One of his key aims had been to investigate the sources used by Linskill, who was president of the St Andrews Antiquarian Society, formed in 1879 to investigate claims that there were a series of secret passages and chambers under the cathedral.
While Linskill got very excited when the Reformation-era mine and counter-mine were accidentally discovered by workmen outside St Andrews Castle in 1879, he never achieved his ambition of finding the legendary ‘St Andrews Treasure’ the medieval artwork and gold thought to have been hidden by monks in chambers under the cathedral as the Reformation took hold.
“When Linskill died in 1929, the enthusiasm died with him,” Richard added. ”It’s only now that some of the old research is coming back to life.
“I found a lot of information about the tower buried in the records of the antiquarian society. There were reports of the tower being opened and Linskill being involved in some of the later openings.
“There were also details of the eventual burial of the bodies that were left in there although the White Lady’s body seems to have gone missing, sparking yet another mystery.”
A more mundane theory is that the corpses in the tower belonged to the Clephane family who had strong St Andrews and Cupar connections in the early 1600s and that the tower was their mausoleum. Many of them died of plague.
But Richard dispels this theory and firmly believes the corpses were pre-Reformation local saints, linked to a former Celtic church that once stood near the harbour.
He added: “There were 30 altars in the cathedral, which took 150 years to build. Up until about 1000 AD there was no canonisation, when the Catholic Church in Rome standardised things. Before then there were local saints around Scotland and Europe. They would have been well known within the parishes but virtually unknown outwith. The Catholic Church kept very poor records, if any, about these Catholic saints. I believe they were local saints who even had their own altars dedicated to them. They were all preserved. “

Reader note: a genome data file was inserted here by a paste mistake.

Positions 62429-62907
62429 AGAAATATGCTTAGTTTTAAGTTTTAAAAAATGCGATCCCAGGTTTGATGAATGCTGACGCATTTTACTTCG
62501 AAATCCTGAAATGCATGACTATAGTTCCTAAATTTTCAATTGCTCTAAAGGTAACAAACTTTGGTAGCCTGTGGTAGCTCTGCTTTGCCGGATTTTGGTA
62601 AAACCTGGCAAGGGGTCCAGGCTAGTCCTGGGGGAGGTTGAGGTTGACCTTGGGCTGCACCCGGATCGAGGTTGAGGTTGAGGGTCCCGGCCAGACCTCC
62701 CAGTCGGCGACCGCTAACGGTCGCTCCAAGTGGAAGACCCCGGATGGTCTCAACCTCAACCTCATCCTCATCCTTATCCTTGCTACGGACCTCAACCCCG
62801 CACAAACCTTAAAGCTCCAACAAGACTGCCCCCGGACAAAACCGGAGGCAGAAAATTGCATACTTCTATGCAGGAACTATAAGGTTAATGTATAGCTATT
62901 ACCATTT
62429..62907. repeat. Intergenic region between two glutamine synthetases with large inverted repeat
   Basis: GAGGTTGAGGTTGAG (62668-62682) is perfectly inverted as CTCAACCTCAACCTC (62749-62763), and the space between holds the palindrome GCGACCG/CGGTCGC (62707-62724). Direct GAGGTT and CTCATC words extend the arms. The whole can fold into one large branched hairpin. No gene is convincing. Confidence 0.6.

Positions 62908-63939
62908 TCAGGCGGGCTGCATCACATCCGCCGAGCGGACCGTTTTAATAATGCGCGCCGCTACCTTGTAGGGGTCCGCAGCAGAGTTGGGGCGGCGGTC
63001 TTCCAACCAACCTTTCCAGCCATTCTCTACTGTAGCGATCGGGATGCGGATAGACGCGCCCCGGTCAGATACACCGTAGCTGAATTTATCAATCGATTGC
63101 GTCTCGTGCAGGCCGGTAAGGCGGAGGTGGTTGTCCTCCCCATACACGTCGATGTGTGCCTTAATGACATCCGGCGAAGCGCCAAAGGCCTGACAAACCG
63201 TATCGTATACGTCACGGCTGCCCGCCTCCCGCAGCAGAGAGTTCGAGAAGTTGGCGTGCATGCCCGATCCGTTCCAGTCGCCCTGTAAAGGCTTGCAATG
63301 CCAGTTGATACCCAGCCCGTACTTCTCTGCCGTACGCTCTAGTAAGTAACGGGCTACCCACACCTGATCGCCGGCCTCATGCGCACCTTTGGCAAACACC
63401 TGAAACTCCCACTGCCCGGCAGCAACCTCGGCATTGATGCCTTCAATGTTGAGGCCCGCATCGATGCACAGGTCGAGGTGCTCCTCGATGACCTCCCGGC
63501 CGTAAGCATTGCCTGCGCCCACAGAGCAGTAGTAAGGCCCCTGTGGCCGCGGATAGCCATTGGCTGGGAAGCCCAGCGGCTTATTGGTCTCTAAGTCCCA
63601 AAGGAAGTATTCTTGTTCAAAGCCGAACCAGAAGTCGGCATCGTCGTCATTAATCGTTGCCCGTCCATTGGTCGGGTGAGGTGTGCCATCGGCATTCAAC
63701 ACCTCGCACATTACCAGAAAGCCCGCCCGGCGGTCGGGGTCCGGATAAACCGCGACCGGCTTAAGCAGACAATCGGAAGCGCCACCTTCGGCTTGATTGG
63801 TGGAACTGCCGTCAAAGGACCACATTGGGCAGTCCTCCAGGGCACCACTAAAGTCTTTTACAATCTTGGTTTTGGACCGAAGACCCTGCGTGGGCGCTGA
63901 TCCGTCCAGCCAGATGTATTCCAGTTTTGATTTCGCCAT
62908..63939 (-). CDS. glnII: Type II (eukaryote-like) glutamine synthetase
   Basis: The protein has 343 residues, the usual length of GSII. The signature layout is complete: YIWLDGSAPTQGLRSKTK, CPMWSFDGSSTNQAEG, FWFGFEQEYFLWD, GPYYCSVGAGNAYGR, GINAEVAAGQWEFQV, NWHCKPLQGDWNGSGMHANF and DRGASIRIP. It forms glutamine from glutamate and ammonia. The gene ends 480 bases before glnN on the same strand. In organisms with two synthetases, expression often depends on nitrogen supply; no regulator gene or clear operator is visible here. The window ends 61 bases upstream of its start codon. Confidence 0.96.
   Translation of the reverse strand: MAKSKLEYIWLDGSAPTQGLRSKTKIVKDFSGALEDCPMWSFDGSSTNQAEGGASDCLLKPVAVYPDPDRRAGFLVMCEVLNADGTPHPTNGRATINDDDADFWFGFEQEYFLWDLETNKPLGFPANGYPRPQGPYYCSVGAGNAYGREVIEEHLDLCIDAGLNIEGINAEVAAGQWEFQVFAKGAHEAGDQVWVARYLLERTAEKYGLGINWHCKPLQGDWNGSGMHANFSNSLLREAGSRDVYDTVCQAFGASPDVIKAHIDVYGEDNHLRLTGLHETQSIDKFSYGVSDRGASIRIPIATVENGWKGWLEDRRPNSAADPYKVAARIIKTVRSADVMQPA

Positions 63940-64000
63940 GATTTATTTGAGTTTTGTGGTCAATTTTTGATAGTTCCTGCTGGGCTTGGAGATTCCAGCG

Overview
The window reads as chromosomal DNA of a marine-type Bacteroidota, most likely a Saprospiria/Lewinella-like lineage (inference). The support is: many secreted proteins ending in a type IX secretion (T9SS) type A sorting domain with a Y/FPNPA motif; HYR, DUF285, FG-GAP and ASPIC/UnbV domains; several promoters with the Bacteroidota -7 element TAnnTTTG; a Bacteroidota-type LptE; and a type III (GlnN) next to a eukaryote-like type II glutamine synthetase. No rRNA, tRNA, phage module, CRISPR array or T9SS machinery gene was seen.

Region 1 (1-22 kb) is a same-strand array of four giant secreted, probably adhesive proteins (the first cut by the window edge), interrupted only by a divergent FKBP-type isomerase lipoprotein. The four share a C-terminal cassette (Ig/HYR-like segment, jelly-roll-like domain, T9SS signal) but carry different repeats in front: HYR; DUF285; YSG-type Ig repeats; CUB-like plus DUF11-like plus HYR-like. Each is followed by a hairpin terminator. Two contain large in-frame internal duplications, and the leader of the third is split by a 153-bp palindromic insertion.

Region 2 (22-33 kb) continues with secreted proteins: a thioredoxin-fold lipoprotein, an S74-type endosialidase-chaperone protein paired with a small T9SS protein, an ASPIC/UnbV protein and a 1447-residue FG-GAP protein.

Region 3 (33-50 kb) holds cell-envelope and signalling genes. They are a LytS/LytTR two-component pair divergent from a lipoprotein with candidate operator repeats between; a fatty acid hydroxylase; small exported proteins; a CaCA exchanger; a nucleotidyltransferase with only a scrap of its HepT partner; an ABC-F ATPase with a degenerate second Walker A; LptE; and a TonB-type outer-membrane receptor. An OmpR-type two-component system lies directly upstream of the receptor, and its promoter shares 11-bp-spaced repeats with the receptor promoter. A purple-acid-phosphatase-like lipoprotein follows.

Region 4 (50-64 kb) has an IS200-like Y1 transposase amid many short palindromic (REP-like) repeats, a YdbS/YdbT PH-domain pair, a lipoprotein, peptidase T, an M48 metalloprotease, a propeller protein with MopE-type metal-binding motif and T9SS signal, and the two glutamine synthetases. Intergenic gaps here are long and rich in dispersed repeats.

Richard said the coffins found in the tower dated from different centuries, and were made of fur and oak.
He added: “Before the Reformation I believe the monks took these bodies from the individual altars and hid them in the middle chamber of the tower there, hoping that one day they’d be restored. The Catholics had been in power for 400 years. They had no idea they would be completely over-thrown.
“The cathedral was desecrated during the Reformation. But for some reason no one ever went into the Haunted Tower. It was left intact until the 1800s when explorers went in a number of times. At that time all the bodies were still intact. It also ties in with the lost treasure. If they hid the bodies in there, Linskill certainly believed that the treasure must have been hidden underground in crypts.
“Otherwise it would be like a bank without a bank vault. He believed St Andrews was no different to other such cathedral sites around the world and must have had a series of underground passages and that the treasure, including Scotland’s largest collection of medieval art at that time, must have been buried somewhere.
“There was a large gold statue of Christ on the high altar and other artefacts. Linskill dug up a number of areas around the cathedral. It was Linskill in 1904 who discovered stone kists of monks near the high altar from the 1300s.But they never found the treasure.”
Richard added that the so-called ‘Wee Stair’ a marble staircase leading into the depths near the high altar had been discovered amid the ruins in the 19th century. But workmen, who were frightened by ‘spirits’, filled it in and it was lost.
The discovery of corpses was one aspect which seems to have historic basis.
But while sceptics would say any supernatural element is rubbish, Richard “very much” believes in the ghost sightings also.
He added: “It’s not so much belief as a reality as much as everything else really. I’ve seen a number of things over the years. Probably 10 or 12 things. That sounds like a lot to those who have never seen anything, but over the history of a lifetime it’s not that often.